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Letter: Consider the inherent value in wild lands instead of the theoretical economic losses

(Susan Walsh | AP) President Joe Biden hands a pen to Interior Secretary Deb Haaland as he signs a proclamation on the North Lawn at the White House in Washington, Friday, Oct. 8, 2021, during an event announcing that his administration is restoring protections for two sprawling national monuments in Utah that have been at the center of a long-running public lands dispute, and a separate marine conservation area in New England that recently has been used for commercial fishing.

Utah is known around the world for its beautiful redrock landscape and national parks. When President Trump downsized the size of two national monuments in Utah, Bears Ears and Grand Staircase-Escalante, people were devastated. This land would be opened up for fossil fuel extraction, which would consequently destroy the land and further contribute to climate change.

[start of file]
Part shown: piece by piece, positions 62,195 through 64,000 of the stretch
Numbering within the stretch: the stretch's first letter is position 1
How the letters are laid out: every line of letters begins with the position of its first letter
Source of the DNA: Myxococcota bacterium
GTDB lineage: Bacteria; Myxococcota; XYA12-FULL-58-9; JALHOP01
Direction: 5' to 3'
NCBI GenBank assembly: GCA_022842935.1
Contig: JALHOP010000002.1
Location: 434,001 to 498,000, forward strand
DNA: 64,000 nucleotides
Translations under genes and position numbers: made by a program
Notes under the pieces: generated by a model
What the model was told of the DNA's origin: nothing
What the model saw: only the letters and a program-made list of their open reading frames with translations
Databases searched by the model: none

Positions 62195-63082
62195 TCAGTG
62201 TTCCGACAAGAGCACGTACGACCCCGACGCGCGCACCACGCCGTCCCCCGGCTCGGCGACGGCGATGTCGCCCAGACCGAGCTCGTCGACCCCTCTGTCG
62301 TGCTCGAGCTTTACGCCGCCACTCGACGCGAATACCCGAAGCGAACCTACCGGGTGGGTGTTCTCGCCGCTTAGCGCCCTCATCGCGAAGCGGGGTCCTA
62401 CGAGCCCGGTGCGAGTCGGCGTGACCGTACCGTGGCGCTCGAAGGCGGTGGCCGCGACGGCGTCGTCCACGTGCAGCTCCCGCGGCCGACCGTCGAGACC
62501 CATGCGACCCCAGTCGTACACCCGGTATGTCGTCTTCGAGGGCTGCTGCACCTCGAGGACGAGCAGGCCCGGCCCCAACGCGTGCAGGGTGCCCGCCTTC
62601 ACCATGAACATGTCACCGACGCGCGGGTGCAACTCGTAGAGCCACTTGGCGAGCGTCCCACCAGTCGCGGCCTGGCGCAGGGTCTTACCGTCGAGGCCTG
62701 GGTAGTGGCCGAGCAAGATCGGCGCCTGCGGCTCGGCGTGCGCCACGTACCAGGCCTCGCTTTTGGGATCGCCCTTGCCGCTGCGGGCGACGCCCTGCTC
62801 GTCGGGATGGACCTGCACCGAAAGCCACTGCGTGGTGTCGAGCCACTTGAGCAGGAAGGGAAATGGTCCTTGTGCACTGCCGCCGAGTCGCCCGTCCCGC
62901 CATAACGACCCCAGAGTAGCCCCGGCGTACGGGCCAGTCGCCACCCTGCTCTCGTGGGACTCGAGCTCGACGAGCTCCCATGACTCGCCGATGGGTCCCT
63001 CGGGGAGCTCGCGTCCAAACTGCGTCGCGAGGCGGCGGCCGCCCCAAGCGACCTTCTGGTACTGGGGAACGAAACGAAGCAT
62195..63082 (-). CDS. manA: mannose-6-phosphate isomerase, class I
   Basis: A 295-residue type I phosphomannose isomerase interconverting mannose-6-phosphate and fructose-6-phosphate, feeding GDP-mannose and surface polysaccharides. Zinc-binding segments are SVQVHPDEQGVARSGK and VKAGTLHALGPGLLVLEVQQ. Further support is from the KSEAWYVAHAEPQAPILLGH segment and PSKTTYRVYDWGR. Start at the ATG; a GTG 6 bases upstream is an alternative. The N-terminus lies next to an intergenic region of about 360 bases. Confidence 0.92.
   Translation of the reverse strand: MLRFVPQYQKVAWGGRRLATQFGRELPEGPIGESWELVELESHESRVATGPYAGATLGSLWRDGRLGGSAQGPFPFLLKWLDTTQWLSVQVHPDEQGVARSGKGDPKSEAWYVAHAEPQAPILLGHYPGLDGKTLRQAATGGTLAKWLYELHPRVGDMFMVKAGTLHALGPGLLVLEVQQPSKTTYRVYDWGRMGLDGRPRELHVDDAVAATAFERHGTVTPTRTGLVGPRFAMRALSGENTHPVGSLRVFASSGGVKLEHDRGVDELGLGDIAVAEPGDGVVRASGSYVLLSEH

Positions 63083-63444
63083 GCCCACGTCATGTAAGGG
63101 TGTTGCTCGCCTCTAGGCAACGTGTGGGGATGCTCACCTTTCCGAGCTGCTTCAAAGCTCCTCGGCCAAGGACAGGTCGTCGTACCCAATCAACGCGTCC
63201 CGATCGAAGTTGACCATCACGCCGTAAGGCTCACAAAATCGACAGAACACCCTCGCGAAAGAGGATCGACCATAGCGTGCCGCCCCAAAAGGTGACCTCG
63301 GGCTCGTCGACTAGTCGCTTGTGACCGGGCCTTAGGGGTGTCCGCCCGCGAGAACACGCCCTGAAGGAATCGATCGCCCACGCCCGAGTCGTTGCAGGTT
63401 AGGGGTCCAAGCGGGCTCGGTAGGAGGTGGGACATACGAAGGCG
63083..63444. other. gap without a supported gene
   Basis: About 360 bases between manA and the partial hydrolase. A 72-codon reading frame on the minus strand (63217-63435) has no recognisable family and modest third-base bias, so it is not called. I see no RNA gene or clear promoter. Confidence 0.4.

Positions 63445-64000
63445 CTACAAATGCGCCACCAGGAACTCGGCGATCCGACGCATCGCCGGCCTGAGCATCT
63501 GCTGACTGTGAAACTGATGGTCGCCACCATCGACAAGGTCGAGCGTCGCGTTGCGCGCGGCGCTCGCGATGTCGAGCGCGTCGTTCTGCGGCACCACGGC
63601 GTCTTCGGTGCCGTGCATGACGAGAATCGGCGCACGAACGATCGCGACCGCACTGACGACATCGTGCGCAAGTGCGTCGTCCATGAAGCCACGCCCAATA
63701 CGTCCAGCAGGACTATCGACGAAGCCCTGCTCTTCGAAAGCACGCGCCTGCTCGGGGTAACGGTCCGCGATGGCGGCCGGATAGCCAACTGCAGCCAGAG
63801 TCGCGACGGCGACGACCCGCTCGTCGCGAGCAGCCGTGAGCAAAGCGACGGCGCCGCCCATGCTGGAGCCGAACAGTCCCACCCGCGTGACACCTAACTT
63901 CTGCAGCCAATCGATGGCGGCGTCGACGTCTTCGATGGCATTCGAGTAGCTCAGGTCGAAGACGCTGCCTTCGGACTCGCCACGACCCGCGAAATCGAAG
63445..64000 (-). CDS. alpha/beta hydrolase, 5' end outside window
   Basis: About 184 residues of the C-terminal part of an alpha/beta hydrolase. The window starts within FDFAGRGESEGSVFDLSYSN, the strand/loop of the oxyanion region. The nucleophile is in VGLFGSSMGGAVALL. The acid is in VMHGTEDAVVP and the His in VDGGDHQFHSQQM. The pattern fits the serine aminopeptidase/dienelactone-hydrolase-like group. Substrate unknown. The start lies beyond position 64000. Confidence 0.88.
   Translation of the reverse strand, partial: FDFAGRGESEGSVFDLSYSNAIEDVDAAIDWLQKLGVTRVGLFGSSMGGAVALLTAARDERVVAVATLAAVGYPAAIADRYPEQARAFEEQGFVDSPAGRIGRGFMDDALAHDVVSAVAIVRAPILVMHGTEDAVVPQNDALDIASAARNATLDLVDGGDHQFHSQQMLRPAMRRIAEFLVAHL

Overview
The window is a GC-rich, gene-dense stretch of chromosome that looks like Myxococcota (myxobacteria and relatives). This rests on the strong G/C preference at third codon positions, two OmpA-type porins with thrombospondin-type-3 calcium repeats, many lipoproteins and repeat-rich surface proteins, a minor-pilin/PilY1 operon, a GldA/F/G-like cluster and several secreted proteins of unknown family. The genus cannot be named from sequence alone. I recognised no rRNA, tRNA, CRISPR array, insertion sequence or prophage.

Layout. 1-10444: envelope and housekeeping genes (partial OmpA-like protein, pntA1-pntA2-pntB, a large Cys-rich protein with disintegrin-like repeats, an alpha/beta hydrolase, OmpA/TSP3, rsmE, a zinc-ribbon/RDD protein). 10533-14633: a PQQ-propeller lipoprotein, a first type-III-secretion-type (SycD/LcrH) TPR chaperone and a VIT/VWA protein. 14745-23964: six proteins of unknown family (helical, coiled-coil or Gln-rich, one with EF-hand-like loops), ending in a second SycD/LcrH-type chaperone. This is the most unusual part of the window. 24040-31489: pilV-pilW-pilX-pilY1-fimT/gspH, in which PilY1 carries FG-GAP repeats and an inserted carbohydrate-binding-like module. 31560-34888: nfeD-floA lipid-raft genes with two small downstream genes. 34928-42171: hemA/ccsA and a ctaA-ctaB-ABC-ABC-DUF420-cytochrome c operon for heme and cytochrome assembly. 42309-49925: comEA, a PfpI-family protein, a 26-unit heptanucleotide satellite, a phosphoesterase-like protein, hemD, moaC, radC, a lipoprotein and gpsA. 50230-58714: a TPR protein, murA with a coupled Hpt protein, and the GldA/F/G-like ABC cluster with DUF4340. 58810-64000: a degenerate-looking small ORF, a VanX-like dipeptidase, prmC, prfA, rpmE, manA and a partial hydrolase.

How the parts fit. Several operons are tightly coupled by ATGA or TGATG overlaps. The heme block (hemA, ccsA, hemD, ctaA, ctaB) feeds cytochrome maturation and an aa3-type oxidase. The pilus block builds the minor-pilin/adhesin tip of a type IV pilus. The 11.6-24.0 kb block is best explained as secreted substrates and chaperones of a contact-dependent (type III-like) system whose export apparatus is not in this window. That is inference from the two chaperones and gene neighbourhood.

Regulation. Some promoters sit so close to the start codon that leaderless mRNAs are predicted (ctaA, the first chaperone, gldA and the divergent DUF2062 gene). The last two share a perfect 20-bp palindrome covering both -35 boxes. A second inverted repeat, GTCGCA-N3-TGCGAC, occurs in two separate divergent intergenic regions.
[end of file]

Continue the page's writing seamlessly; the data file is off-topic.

President Biden’s decision to restore protection for these national monuments is phenomenal news.

Gov. Spencer Cox and Sen. Mitt Romney expressed their disappointment in the reversal, claiming it was a missed economic opportunity. Utah leaders would like to put a price on these national monuments and claim that protecting them is wrong.

How can we sell land that has significant religious meaning to indigenous tribes?

How can we put a price on the beauty of the red rocks that can’t be found anywhere else in the world?

How can we accept that untouched wilderness would be destroyed?

With Biden’s reversal, hopefully none of that will come to pass and these national monuments will be preserved. Utahns and indigenious tribes support and applaud Biden’s decision and urge Utah leaders to do the same. Consider the inherent value in wild lands instead of the theoretical economic losses and take action to protect wild Utah lands for future Utahns to enjoy.

Jessica Hall, Salt Lake City

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